The Open Science & Data Collaborations Program strives to empower our community with knowledge about open science practices, tools, and resources, enabling individuals to embrace one or more open practices. This, in turn, enhances the accessibility, reproducibility, and discovery of scholarly activities across diverse fields.
3. Inclusion and Diversity
Tools: We furnish licenses and comprehensive training for a range of digital research tools. These resources support research reproducibility, collaboration, and data sharing. Some notable tools include the Open Science Framework, protocols.io, LabArchives, and our institutional repository, KiltHub.
Training: Our commitment extends to providing workshops and various forms of training to equip researchers with essential data literacy skills. These skills are fundamental for conducting transparent and reproducible research.
Events: We actively organize conferences, hackathons, and other engaging events. These gatherings not only raise awareness but also serve as platforms to unite and galvanize the open research community, both within CMU and in broader academic spheres.
Collaboration: Leveraging our extensive partnerships across campus, we create opportunities for interdisciplinary collaboration. By fostering a healthy data ecosystem that promotes data reuse, we contribute to the growth of a healthy research environment.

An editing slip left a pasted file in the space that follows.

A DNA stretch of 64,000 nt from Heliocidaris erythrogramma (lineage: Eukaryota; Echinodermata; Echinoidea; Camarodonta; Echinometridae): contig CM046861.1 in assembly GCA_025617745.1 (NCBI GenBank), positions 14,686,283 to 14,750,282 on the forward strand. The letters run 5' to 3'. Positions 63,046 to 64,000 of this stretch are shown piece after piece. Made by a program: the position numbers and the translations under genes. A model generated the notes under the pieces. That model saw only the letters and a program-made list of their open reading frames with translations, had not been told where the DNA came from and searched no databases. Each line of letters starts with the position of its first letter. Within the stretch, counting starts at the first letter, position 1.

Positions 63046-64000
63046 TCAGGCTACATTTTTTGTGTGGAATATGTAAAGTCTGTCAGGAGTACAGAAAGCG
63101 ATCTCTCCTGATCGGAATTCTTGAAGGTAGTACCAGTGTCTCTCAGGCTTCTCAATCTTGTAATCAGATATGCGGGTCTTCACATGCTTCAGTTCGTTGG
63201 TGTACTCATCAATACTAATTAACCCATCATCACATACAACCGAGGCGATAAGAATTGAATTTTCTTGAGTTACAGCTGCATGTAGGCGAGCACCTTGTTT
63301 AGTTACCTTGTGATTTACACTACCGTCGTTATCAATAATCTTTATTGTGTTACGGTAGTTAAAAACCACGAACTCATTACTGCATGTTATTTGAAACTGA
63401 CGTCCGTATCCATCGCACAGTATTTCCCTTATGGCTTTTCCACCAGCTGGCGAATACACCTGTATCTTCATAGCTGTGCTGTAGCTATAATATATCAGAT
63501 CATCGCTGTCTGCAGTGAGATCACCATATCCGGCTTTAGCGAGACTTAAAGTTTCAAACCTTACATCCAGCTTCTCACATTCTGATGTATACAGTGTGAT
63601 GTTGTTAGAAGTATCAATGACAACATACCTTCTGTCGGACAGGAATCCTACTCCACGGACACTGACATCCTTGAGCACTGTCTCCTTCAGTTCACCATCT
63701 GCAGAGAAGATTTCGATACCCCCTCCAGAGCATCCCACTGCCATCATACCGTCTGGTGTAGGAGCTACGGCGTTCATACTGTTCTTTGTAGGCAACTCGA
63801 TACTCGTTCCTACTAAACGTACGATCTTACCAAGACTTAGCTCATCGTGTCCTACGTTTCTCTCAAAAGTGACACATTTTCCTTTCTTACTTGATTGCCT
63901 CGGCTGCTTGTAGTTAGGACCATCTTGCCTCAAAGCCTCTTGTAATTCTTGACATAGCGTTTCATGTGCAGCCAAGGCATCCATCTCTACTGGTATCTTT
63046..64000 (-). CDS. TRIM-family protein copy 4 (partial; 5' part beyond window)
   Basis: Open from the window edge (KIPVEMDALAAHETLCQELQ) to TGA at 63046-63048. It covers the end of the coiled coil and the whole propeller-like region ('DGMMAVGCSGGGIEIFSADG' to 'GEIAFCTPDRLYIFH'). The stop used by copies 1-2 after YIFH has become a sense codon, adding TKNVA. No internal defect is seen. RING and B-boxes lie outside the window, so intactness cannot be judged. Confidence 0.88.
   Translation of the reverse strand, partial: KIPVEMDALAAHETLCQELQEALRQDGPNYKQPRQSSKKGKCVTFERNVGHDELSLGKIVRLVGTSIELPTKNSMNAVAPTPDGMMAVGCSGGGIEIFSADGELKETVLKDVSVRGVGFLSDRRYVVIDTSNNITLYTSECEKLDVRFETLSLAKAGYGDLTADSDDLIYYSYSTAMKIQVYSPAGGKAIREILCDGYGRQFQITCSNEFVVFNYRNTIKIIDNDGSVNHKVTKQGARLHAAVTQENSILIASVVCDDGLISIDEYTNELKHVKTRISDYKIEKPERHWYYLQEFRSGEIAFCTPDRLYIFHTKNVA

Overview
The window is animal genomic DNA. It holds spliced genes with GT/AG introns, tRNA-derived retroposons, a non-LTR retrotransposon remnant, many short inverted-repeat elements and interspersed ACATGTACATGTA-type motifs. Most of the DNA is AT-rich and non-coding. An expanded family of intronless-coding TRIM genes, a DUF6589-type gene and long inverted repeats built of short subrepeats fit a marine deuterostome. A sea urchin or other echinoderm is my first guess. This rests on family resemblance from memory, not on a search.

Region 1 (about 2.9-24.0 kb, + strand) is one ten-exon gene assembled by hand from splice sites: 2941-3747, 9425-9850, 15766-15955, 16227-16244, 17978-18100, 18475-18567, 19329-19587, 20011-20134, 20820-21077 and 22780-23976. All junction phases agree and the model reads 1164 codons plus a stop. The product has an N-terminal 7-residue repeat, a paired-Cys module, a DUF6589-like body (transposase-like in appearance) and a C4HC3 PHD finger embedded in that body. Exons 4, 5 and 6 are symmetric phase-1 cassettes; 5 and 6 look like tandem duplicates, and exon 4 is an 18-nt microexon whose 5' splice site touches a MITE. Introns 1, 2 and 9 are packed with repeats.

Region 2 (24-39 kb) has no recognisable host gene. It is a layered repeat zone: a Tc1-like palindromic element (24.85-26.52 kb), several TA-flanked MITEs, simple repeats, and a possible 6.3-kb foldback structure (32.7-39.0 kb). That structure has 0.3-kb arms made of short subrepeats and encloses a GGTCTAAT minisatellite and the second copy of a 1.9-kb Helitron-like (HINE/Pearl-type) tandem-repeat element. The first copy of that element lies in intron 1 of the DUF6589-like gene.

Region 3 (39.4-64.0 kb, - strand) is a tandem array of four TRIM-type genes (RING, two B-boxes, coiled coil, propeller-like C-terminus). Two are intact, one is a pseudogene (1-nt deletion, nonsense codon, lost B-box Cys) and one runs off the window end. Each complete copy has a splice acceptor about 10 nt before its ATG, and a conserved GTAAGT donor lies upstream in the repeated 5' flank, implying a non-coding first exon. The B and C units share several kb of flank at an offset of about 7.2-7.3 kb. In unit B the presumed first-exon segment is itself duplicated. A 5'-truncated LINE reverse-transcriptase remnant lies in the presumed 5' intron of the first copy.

Research and Assessment: Our team engages in research on topics about open science like reproducible research, systematic reviews, open science training, and so on. Additionally, we conduct assessments to continually evaluate the adoption and impact of open science practices, not only at CMU but also on a broader scale.
As a collective of subject experts and information specialists with diverse disciplinary knowledge, we are uniquely positioned to tailor our support to researchers across various fields and disciplines.
The Carnegie Mellon University Libraries Open Science Program, also known as Open Science and Data Collaborations (OSDC), was founded in 2018. The members of the Program are a culmination of Library liaisons and functional specialists, an open science director, and an open science coordinator. The Program also has an Open Science Advisory Board whose members are from across the institution.
View upcoming and past workshops on our Open Data Science GitHub page!